Built forms . acquifiers. Water . To gain the maximum benefits from the local climate.slopes. hills and their surface conditions. building design must "fit" its particular climate. valleys. o  Response of the building systems (such as HVAC and lighting systems).plant types.cooling effects. Vegetation .  Buildings will respond to the natural climatic environment in two ways: o Thermal response of the building structure (heat transfer and thermal storage). BASIC PRINCIPLES 3.1 Climate and Site  Climate has a major effect on building performance and energy consumption.  The six important aspects of architectural planning which will affect thermal and energy performance of buildings are o o o o o o Site selection Layout Shape Spacing Orientation Mutual relationship 3|Page . Site elements to be considered include: o o o o Topography . texture.surrounding buildings and structures. mass. Energy-conscious design requires an understanding of the climate. optimal siting and site design may solve all or part of the problems.  When faced with unfavourable climatic conditions. ground water.3.

should provide wind breaks in cold winter and access to cooling breezes in summer. If possible.2 Building Envelope  Elements of the building envelope (= "protective skin"): o o o o Walls (exterior) Windows Roof Underground slab and foundation  Three factors determining the heat flow across the building envelope: o o o Temperature differential Area of the building exposed Heat transmission value of the exposed area  The use of suitable thermal mass and thermal insulation is important for controlling the heat flow.  Some people also consider the "embodied energy" (include energy for producing and transporting) of building materials when making the selection. Remember. 4|Page . the envelope components will respond "dynamically" to changing ambient conditions. Architectural and landscape designs should be closely integrated. Wind control in site analysis 3.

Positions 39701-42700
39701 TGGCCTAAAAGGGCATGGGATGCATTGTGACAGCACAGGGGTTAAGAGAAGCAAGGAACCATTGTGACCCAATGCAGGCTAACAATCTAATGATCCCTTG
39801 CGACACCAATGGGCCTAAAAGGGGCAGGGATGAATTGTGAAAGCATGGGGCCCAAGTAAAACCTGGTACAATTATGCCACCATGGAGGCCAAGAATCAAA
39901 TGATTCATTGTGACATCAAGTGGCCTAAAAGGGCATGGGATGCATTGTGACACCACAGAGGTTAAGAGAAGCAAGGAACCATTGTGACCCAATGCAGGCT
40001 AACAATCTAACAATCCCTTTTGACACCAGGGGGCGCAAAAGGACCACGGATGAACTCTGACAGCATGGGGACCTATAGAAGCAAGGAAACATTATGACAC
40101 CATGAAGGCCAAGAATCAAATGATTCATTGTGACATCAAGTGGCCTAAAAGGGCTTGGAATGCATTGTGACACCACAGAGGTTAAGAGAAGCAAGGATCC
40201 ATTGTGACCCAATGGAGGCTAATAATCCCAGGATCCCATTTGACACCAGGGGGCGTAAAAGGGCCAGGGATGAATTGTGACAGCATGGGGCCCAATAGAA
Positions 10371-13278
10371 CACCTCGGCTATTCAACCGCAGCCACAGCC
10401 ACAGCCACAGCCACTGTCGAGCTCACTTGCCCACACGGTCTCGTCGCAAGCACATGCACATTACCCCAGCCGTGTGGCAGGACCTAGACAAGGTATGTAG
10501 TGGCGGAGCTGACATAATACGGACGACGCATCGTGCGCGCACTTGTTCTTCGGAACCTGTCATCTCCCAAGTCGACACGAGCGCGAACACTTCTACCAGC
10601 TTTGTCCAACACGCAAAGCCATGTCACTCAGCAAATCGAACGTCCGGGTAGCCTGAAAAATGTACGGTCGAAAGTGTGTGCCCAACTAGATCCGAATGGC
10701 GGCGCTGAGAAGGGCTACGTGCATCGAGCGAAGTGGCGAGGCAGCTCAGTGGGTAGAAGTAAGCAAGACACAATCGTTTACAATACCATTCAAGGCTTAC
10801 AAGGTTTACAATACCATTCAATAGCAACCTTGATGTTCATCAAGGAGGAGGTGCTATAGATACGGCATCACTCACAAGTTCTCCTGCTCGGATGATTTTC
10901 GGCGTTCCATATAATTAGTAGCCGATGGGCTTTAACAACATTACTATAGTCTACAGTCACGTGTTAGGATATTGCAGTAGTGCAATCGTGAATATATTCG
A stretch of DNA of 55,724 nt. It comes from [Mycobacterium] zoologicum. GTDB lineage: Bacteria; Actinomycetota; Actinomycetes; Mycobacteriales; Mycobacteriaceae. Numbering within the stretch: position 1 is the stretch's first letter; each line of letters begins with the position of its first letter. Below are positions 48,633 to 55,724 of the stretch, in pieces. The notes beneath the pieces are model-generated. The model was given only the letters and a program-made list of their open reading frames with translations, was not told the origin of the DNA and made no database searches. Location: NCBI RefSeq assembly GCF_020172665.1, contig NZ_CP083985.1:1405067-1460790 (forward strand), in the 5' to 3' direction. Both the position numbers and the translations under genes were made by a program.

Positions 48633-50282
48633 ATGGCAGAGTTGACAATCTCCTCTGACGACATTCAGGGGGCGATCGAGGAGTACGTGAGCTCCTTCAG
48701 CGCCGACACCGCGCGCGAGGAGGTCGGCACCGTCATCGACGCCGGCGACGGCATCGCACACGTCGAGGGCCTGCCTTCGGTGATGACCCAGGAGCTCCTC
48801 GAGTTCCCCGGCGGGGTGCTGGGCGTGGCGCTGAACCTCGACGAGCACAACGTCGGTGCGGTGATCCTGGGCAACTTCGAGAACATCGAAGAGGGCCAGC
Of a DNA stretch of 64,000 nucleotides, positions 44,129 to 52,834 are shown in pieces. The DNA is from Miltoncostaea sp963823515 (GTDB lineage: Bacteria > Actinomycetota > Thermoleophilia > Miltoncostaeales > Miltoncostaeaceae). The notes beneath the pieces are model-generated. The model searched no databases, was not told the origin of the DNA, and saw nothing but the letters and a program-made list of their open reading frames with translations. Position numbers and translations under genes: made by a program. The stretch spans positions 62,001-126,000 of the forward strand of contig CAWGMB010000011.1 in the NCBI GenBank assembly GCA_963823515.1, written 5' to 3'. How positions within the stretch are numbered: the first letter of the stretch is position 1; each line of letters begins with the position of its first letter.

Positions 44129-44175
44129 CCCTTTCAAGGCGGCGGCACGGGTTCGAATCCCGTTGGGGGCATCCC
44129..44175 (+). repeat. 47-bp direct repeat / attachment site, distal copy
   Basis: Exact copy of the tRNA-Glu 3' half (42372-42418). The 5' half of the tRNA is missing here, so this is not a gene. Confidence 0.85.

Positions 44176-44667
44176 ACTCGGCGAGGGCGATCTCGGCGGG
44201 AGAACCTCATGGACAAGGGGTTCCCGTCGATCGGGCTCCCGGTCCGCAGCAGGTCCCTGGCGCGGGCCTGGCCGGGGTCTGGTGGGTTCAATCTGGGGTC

 While being energy efficient. ventilation and air-conditioning (HVAC) systems are installed to provide for occupant comfort. designers should evaluate: o o o o Thermal comfort criteria Load calculation methods System characteristics Equipment and plant operation (part-load) 5|Page . daylighting and organic horticulture 3. health and safety. HVAC systems should have a degree of flexibility to allow for future extensions and change.  To achieve optimum energy efficiency.Building envelope design that combines passive solar.3 Building Systems  Heating. They are usually the key energy users and their design is affected by architecture features and occupant needs.